Chariots of Fire is a British film based on the athletic careers of two British athletes in the run up to the 1924 Paris Summer Olympics; the film shows the large amount of prejudice based on class and religious beliefs that were present in the early 20th century. Directed by Hugh Hudson and written by Colin Welland, the 124-minute movie won four of the seven Oscars it was nominated for, including the theme by composer Vangelis that has become an iconic tune for sporting moments. The title Chariots of Fire comes from the William Blake poem Jerusalem that has become a famous song sung at sporting and national events in the England.
Opening in 1919, Chariots of Fire tells the story of two athletes from different areas of the U.K., the privileged Englishman Harold Abrahams and the poor missionary Eric Liddell. Abrahams is from a privileged background, but finds he is not accepted at Cambridge University because of his Jewish heritage and religious beliefs; Liddell on the other hand is a national hero in Scotland but faces problems in his sporting career because of his strong Christian beliefs. Eric Liddell is constantly criticized by his sister for continuing a competitive athletic career and argues his case that his God-given talents should be shown to the world. Abrahams and Liddell face off in a race, which Liddell wins, prompting Abrahams to employ a professional trainer, much to the unhappiness of his masters at Cambridge.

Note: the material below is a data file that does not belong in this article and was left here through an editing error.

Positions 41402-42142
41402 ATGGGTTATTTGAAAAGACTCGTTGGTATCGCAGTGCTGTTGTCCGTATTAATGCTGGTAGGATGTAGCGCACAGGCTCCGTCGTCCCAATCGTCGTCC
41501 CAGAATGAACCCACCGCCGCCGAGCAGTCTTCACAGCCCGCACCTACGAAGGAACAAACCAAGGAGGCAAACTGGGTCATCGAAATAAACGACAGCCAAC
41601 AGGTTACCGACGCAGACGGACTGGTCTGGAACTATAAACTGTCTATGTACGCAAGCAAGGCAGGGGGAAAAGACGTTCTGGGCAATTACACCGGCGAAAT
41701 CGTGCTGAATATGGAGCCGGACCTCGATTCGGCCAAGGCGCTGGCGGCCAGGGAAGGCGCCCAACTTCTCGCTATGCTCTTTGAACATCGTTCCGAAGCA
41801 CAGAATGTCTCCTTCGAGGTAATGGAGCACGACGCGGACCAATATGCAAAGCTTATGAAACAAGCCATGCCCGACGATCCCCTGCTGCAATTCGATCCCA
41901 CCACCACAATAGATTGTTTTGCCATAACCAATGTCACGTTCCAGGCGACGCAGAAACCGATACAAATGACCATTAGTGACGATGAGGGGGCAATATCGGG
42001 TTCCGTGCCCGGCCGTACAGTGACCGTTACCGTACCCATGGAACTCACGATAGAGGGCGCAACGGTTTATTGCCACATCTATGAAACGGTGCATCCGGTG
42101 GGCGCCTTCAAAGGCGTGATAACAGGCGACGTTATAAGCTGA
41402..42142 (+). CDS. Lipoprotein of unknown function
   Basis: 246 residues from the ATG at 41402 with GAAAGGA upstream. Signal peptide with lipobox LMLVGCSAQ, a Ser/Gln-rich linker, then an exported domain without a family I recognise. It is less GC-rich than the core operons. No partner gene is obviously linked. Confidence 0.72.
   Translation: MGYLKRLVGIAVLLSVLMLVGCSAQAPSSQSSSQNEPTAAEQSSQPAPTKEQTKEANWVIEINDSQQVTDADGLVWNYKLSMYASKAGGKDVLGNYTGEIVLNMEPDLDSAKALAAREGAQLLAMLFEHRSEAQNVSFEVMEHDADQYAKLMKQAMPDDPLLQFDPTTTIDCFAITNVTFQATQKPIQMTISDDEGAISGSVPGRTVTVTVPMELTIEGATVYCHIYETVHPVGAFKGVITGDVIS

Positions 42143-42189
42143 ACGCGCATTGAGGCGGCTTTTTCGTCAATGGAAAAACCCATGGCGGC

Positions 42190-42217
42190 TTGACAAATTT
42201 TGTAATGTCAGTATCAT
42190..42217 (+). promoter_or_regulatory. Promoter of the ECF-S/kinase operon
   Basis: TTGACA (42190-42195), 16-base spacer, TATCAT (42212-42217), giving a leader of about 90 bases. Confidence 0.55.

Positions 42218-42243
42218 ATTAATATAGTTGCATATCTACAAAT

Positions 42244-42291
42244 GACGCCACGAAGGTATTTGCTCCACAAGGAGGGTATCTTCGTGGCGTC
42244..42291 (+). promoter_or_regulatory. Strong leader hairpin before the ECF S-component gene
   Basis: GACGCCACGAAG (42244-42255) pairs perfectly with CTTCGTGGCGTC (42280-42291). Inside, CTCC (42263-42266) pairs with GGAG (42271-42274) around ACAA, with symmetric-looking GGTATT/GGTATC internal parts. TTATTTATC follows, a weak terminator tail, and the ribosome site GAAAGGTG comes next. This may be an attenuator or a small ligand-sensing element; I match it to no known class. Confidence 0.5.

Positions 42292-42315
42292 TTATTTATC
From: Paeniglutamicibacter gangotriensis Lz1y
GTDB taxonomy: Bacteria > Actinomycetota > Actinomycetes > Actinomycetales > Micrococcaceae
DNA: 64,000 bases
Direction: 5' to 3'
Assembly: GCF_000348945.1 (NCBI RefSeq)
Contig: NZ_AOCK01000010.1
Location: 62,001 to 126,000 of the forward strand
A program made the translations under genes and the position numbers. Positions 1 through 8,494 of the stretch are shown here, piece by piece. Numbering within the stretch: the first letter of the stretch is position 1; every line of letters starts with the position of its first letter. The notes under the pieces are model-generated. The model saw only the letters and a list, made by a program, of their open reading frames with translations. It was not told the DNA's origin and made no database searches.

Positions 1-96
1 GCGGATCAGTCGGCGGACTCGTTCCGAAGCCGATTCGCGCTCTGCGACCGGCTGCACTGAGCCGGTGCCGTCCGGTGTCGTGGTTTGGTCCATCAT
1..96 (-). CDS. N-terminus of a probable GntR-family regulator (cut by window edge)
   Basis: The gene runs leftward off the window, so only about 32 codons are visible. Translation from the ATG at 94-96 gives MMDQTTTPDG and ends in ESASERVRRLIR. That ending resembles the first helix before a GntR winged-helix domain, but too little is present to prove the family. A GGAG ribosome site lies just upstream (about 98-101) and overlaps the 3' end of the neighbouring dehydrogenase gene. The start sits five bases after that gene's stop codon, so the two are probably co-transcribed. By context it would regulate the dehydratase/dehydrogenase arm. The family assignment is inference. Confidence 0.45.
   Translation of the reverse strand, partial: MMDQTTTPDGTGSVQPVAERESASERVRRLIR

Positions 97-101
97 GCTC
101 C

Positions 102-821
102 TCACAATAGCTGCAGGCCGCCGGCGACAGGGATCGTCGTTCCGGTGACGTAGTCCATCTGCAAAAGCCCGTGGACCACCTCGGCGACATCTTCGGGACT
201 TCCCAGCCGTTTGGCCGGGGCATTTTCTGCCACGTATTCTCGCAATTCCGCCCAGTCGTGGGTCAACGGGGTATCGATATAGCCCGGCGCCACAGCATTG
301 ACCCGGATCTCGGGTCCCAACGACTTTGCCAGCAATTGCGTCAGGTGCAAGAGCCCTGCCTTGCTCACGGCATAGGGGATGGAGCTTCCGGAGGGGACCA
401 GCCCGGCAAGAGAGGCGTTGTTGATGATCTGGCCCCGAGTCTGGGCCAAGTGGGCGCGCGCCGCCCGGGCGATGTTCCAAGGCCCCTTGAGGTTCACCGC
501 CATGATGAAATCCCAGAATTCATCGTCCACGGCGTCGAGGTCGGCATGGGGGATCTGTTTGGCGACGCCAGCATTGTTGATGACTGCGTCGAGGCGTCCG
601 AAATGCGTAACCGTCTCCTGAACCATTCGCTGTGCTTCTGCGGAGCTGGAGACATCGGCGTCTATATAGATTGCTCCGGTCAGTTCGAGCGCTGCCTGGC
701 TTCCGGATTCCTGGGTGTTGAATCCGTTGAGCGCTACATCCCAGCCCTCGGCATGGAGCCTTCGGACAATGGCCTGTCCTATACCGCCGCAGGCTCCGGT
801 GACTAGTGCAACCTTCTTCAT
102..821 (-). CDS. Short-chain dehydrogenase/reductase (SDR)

After being chosen as the sprinters for the 100 meters at the 1924 Paris Olympics Liddell and Abrahams travel to France; on the journey Liddell learns his heat for the 100 meters takes place on a Sunday and pulls out for religious reasons. A fellow athlete gives Liddell his place in the 400 meters, leaving Abrahams as the best hope of a victory in sprinting. Abrahams loses the 200 meters to the better trained and funded U.S. athletes and finds his best chance of a gold medal in the 100 meters.